There isn't much behind Margot's nickname -- other than it's a family name he's been called for years. That family nickname seeped into the Padres' clubhouse and into Players Weekend.
Tribute patch: Diamond Manuel -- Margot's tribute patch is dedicated to his son, Diamond, who was born last month. Margot followed Diamond's birth by winning National League Player of the Week honors the following week, prompting several Padres to reference his "dad strength."

Phil Maton: "Maton"
Tribute patch: Mom and Dad -- Maton was quick to thank his parents for their "unwavering" support. "Bad games, good games, they were always there," Maton said.

Wil Myers: "Myers"
Tribute patch: Parents -- Myers' parents have been there for him every step of the way, including his first big league callup on Fathers Day 2013 -- a particularly special moment for the family.

Luis Perdomo: "Perdomo"
Tribute patch: Dad and Mom -- Perdomo credits his parents for keeping him grounded and focused on baseball as he grew up in Santo Domingo

Jose Pirela: "Aguila Negra"
Pirela is something of a Winter Ball star playing for Aguilas del Zulia in Venezuela. The team's announcer has taken to calling him "Aguila Negra," which translates to "Black Eagle."
Tribute patch: Eglee Machado -- Eglee Machado is Pirela's mother, whom he says has meant "everything" to his baseball career.

Clayton Richard: "Richard"
Tribute patch: Casey and Taylor -- Casey and Taylor are Richard's sisters, and he's quick to note, "They've been as much a part of my baseball career as anybody." After a rough game, Richard said, no one was quicker to lift his spirits than Casey and Taylor.

Hector Sanchez: "Sanchez"
Tribute patch: Familia -- Sanchez was quick to thank his parents for everything they meant to him as a young ballplayer. Now, he says, his wife and son "are everything, my motivation every day to do what I do, to be successful."

Cory Spangenberg: "Spangy"
In the Padres clubhouse, few use the moniker "Cory." Instead, since his 2014 callup, Spangenberg has been known almost exclusively as "Spangy."
Tribute patch: Mom and Dad -- Spangenberg credits his parents for pushing him to become the ballplayer he is today, particularly noting the time and sacrifice they put into his youth baseball travels.

Yangervis Solarte: "Pituki"
Solarte goes by a number of different nicknames. But "Pituki" is one of his favorites. It's also the name used by the young Latin players in the clubhouse when they refer to him. Solarte prefers "El Famosa Pituki" or, if he's in charge of the music, "DJ Pituki."

Pituki leads the way as Players Weekend nears

Craig Stammen: "Trig"
Growing up in Ohio, Stammen developed the nickname "Trigger," given to him by one of his friend's fathers. Over the years, it was shortened to "Trig."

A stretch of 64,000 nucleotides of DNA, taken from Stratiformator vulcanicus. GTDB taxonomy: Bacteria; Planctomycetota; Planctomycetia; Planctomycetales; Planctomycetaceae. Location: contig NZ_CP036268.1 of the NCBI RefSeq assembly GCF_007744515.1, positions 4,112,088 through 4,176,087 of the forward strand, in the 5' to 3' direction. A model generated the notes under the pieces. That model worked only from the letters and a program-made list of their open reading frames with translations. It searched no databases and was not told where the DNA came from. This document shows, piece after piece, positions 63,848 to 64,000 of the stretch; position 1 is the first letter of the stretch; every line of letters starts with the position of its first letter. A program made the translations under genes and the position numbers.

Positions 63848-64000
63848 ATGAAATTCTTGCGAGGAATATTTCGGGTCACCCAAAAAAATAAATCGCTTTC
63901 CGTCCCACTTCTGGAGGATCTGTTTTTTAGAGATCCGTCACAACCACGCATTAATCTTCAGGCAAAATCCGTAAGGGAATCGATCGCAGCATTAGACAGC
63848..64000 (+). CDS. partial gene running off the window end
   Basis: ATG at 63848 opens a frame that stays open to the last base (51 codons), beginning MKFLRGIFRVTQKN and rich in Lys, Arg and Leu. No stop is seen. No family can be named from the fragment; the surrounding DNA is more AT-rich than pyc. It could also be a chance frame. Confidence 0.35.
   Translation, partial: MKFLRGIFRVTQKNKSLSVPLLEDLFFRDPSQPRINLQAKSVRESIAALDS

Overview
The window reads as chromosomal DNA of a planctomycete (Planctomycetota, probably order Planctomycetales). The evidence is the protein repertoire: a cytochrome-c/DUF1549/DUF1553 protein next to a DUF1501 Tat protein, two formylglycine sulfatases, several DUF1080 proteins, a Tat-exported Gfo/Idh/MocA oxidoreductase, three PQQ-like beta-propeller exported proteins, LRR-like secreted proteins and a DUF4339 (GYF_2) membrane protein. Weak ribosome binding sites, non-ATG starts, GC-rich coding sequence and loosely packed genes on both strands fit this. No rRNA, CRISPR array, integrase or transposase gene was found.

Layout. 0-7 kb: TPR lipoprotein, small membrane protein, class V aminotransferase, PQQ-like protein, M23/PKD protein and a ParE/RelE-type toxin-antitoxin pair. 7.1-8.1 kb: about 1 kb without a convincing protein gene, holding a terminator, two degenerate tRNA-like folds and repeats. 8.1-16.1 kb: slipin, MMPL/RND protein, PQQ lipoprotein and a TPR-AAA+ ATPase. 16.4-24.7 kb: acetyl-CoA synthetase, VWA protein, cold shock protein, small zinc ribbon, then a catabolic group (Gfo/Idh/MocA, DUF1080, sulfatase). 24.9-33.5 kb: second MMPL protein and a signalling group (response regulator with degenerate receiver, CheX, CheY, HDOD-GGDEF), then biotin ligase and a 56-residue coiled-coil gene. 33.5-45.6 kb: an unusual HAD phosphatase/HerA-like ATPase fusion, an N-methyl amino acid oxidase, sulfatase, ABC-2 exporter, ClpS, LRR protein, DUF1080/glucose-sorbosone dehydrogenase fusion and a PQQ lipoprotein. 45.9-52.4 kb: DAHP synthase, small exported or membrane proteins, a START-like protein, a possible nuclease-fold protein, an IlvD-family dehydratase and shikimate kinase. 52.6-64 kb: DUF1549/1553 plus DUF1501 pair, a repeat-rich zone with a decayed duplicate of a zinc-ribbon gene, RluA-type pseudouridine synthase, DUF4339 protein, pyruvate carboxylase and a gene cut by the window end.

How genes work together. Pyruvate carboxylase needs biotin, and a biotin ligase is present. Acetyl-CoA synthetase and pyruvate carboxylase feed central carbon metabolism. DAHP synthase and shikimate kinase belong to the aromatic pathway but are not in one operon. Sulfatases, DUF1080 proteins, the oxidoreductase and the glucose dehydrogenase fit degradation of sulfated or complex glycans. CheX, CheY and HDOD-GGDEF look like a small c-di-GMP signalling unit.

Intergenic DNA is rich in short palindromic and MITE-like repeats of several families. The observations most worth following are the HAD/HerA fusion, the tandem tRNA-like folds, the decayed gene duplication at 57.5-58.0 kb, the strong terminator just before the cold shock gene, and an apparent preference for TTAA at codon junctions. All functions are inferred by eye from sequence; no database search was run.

Tribute patch: Mom and Dad -- Stammen was extremely eager to tribute his parents, given the significant commitment time-wise and financially to his youth baseball experience. "They let me play every sport I wanted to play, paid for all the gas, paid for all the teams, so I'm very appreciative of how they raised me," Stammen said.

Matt Szczur: "Szczur"
Tribute patch: Mom and Dad, Brother -- Some of Szczur's fondest childhood memories are playing catch in the backyard with his family. He called it "an honor" to be able to represent them with his tribute patch.

Luis Torrens: "Churro"
In the Torrens family "Churro" is a nickname passed down three generations. Luis' grandfather used it for Luis' father. Then his father used it to refer to Luis as a child.
Tribute patch: Dad and Mom -- Torrens recognized his father, the original "Churro," along with his mother, for the influence they had on his career as a young ballplayer.

Jose Torres: "Torres"
Tribute patch: Mom and Dad -- Torres said his parents have influenced his career "in every way." His dad, in particular, served as something of a personal trainer in his development and still helps him during the offseason.

Travis Wood: "Woody"
Long ago, Wood was given a "Y" at the end of his name -- as ballplayers often do. It quickly stuck.
Tribute patch: My family -- It was Wood's parents who taught him how to play baseball, when he was young. Now Wood has a family of his own. "They've pushed me to be better as a player and have always been by my side," he said.

Kirby Yates: "Kirbs"
As far back as he can remember, Yates' friends and family have shortened his first name to "Kirbs."
Tribute patch: Ohana -- A Hawaii native, Yates opted for the Hawaiian word for "family" on his tribute patch. "In Hawaii, that's one of the things you learn at a young age, that family is No. 1, regardless of anything else," Yates said.

AJ Cassavell covers the Padres for MLB.com. Follow him on Twitter @ajcassavell. This story was not subject to the approval of Major League Baseball or its clubs.